Our wonderful partner site, OPNoobs, has a really cool interview up with members of the development team at Team Junkfish regarding their project, Monstrum, currently available on Steam early access. The game looks to be a unique, yet familiar take on the survival horror genre. Thematically, the came has much in common with last year’s terrific Alien Isolation in that it puts you in a horribly compromising and under-powered situation as you work to evade (not kill) a hulking monster that stalks you throughout the corridors of a tanker ship adrift in the middle of the ocean. Other reasonable comparisons to draw are the Insomnia series that once again focus on hiding and evading the monsters that hunt you rather than allowing you to fight your way to survival. Yet the game also has numerous rogue-like elements, a randomization that eliminates any sense of pattern recognition and other cheats that help alleviate the panic in your typical survival horror.
The games nautical setting:
“There were a few factors in setting the game on a ship. The first is slightly personal; basically I both love and fear the ocean. I enjoy the calm of being on a boat and the sea breeze, but the vast expanse of water coupled with the idea of being stranded in the middle of it scares the pants off me.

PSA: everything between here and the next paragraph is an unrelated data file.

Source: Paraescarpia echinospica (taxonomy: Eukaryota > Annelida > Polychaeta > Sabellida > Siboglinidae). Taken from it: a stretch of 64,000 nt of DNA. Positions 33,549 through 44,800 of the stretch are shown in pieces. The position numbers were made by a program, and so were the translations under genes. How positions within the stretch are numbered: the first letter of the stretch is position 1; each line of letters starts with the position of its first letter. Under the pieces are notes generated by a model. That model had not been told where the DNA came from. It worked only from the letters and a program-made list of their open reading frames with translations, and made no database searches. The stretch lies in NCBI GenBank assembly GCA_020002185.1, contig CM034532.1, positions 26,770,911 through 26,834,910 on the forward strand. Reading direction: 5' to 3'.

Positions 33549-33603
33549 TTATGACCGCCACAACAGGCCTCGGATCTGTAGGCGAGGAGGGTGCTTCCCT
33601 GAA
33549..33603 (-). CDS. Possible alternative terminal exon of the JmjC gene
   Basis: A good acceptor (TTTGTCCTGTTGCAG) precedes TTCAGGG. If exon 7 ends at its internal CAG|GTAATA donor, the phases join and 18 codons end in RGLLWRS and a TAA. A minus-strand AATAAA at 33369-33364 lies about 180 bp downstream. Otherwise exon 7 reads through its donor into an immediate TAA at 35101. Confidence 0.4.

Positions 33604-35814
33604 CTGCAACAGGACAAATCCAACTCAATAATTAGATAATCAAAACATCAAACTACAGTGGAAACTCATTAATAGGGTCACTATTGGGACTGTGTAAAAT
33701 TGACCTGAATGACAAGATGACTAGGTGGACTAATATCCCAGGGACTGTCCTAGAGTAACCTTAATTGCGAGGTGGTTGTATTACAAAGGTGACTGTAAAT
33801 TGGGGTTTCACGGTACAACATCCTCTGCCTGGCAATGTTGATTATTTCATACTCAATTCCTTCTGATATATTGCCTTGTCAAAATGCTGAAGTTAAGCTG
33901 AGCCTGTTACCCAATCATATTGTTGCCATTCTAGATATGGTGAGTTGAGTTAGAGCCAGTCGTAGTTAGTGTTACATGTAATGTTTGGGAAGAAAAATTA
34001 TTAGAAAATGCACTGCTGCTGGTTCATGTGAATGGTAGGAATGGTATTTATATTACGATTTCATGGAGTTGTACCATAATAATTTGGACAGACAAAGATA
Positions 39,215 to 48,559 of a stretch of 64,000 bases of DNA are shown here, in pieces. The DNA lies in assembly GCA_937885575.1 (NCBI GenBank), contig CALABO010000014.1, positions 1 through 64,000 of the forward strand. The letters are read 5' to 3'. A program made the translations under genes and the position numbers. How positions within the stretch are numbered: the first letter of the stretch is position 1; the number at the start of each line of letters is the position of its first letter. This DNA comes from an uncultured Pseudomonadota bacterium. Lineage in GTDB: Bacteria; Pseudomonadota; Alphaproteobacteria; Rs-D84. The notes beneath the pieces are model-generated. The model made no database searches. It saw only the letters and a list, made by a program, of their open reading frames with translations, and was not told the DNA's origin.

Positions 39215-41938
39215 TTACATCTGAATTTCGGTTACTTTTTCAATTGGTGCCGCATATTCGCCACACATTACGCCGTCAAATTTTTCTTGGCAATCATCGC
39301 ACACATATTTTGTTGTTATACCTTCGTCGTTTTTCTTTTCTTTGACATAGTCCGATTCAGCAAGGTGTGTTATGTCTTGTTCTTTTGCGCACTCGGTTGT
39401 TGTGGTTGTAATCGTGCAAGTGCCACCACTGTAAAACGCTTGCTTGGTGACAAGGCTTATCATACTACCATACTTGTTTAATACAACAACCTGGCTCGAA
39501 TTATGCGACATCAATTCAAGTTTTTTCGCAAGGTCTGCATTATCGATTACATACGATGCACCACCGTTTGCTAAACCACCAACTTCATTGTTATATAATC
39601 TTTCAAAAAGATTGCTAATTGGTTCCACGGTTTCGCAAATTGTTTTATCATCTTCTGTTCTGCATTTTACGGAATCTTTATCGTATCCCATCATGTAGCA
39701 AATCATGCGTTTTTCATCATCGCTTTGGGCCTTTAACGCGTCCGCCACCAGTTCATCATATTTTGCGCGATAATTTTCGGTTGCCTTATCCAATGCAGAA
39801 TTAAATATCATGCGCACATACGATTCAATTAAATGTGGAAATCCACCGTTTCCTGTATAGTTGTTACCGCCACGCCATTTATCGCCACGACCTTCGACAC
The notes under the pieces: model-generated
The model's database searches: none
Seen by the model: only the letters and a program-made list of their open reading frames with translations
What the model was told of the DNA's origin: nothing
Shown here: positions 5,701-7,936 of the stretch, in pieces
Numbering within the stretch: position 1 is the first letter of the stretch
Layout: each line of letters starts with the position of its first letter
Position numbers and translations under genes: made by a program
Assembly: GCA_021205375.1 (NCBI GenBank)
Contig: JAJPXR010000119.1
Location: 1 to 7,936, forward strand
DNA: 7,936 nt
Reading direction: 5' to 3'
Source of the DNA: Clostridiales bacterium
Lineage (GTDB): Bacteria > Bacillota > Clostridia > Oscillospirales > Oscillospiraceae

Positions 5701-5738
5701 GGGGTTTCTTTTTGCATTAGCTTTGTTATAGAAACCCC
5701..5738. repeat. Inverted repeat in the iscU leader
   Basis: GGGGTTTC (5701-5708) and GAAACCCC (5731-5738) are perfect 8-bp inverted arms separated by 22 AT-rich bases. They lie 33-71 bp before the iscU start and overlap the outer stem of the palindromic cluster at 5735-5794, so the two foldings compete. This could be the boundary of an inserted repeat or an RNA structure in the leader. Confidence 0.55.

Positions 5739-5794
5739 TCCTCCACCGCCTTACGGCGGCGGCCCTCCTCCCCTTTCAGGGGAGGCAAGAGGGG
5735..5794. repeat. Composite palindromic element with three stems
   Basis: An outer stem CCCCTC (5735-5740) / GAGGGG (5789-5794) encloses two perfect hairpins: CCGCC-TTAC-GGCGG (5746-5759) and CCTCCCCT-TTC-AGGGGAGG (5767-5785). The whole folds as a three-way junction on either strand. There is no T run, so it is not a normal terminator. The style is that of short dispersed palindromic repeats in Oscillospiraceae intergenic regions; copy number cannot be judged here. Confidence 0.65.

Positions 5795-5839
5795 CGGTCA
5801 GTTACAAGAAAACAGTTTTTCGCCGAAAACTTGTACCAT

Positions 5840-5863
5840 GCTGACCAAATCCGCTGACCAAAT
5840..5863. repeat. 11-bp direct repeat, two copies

The second is more gameplay oriented, as being stuck out at sea avoids the problem I have with a lot of horrors set in landlocked areas, i.e. “why can’t I just smash a window and run away like a coward?”
Regarding combat, or the lack there of:
“[C]ombat breaks atmosphere for me. There are only a few games with monsters that still intimidate me even when I can kill them: Resident Evil & the Souls series. None of them have a singular enemy, and while the Souls series has dark elements it’s not really a “horror” game.
The games immersive and ambiance-driven audio:
“Sound is a pretty important feedback medium in Monstrum as you’ll be using it to figure out where the monster is most of the time. That meant that we couldn’t clutter up the soundscape too much. I think that keeping things pared back until needed also helps with that feeling of isolation that you mentioned previously, it helps with making the players feel alone and that the ship is actually abandoned. Some of the atmospheric sounds are similar to the monsters moving around too, so it is never just a case of “oh that was just the ship moving”.”
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